Is Web3 Decentralization a Myth? Answering All Your Doubts

    Ever since cryptocurrencies became a thing, people have had high hopes to finally get rid of centralized finance. Decentralization is what makes Web3 different from its predecessor, and ever since it made it to the light of day, the community was set on making it a reality. Why? Well, people are no longer trusting big governments and centralized authorities. The true aim of Web3 is to take the power from these controlling organizations and return it to the people. However, is Web3 decentralization actually achievable? 

    The thing is, decentralization is a broad term that cannot be answered by a simple yes or no. What we can do is decipher how Web3 is functioning, and see for ourselves if the next iteration of the internet is legitimately seeking distribution, or is it merely covering the fact that it’s just another Web2 in disguise. 

    The Need for Centralization

    According to a widely circulated essay written by cryptographer Matthew Rosenfeld, the need for centralization came after the hassle of people running their own servers in Web1. In short, people do not want to set up their own server each time they want to access a certain thing on the internet. And thus, with Web2 coming to light, many companies emerged that will run a server for you via a dedicated platform. 

    By using Web2 sites, you can connect to different applications using backend Application Programming Interfaces (APIs). For example, creating an account on a mobile game with Facebook credentials heavily depends on APIs. This concept is very centralized since servers are provided by a handful of big tech companies. 


    So, What’s the Problem with Centralization? 

    Well, since all Web2 applications and websites people use are centralized, that gives these platforms high authority and thus a huge amount of focal power. User data is stored in centralized exchanges, which creates a point of failure that could be targeted by hackers. In addition, social media platforms such as Facebook and TikTok sell users’ data. For instance, TikTok openly stated that it collects users’ voiceprints and faceprints. Data and information are power in this digital age. 

    Web2 Point of failure

    In addition, trust plays a major role in these centralized entities. Take the bank as an example. People trust the bank with their lifelong savings, only to be faced with governmental corruption. When banks close in such cases, people have no other option to withdraw their money. 

    A Decentralized Web as a Solution

    So, is reverting to a decentralized network like that of Web1 a solution for these pressing issues? It actually is. What Web3 is trying to achieve is full decentralization. This means, migrating from corporate entities and tech companies to distributed networks on computers that have no single point of control. How can such a network exist? Well, it has been existing for some time now. Peer-to-Peer Network

    Distributed networks are anything but new. In fact, you probably have used a distributed network by downloading a Torrent file. Peer-to-peer technology is a decentralized network of interconnected devices that collectively store and share files between them. Each device or computer consists of a node making it a “peer”. Remember that we established that people don’t want to run their own servers? Well, peer-to-peer is the opposite.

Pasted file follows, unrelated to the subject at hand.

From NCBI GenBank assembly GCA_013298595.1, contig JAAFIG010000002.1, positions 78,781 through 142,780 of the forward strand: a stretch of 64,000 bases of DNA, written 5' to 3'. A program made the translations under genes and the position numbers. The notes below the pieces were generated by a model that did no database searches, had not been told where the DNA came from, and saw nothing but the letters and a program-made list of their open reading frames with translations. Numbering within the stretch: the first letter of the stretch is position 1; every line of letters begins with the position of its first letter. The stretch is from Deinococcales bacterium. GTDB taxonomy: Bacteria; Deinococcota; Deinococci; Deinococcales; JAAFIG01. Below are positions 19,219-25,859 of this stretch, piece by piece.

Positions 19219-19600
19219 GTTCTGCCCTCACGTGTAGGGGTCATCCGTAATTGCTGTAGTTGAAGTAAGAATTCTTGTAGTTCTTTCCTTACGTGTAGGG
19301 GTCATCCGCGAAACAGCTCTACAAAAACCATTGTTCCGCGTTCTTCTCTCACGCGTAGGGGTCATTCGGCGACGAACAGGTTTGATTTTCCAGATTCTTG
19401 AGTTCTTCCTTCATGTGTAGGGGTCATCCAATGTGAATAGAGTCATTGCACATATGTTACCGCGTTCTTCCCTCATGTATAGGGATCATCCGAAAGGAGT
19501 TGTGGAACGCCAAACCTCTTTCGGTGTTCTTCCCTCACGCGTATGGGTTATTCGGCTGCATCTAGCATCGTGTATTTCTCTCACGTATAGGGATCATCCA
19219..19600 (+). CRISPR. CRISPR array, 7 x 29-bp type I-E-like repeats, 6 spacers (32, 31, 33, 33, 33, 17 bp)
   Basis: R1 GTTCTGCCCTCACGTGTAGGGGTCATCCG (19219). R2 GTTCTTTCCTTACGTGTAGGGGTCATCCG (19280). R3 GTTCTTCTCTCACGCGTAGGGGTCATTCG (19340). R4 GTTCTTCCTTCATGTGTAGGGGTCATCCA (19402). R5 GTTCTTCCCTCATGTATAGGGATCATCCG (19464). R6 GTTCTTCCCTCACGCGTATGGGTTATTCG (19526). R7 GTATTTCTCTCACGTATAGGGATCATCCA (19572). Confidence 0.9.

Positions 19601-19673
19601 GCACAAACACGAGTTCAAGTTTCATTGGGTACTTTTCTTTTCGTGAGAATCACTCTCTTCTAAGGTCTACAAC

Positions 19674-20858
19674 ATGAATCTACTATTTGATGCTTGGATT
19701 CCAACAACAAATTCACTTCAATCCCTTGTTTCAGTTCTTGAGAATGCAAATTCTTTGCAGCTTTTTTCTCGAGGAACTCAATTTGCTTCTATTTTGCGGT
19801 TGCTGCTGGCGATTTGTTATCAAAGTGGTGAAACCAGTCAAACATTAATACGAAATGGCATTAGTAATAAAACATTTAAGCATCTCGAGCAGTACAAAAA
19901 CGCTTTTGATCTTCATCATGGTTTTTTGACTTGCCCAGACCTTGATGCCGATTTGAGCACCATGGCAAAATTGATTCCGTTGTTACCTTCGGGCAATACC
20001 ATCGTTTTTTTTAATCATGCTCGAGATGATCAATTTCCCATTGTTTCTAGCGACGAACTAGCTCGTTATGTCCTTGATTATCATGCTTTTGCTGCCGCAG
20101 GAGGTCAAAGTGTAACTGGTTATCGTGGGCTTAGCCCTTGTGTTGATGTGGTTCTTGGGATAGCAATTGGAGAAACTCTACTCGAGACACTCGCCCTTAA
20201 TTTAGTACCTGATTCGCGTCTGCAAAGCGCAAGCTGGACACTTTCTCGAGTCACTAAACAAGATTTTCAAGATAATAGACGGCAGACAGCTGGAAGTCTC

Each computer in a P2P network acts as both the client and the server. Furthermore, when a computer that has a node or a peer in a P2P network acts as a client, it downloads data and files from other peers. In contrast, when this computer acts as a server, it becomes a downloading source that other peers can use. 

    So technically, there is no one point of failure, and the power doesn’t reside in one company’s server. Actually, all clients become the “owners” of data. 

    Okay, so we’ve seen how decentralized networks can solve Web2’s issues, but is it plausible? 

    Queue In: Distributed Ledger Technology

    The blockchain is a distributed digital ledger that records all transactions and acts as a decentralized database without the need for third parties. It is the basis of all cryptocurrencies and NFT exchanges, and thanks to it, we have Decentralized Finance (DeFi). How is the blockchain decentralized? It is based on the peer-to-peer network model. 

    The blockchain is immutable thanks to its consensus mechanisms, and it is highly secured thanks to its distribution across nodes. Nodes validate and add new transactions to the ledger, and monitor the state of the blockchain at all times. 

    Web3 Point of Failure

    Theoretically, this sounds like the La La Land of the internet. A place where there are no intermediaries, a near-impossible-to-hack database, and high security over personal data. Or is it? Many speculate that Web3 decentralization isn’t achievable, and it is merely Web2 in disguise. 

    Is Web3’s Decentralization a Myth?

    Technically, yes. But before you go running to the hills, we need to get one thing straight: Pure decentralization is very hard to achieve, but Web3 is working towards that. In order to understand how decentralization cannot be 100% achievable in Web3, we have to look at how Dapps and NFTs function on the blockchain.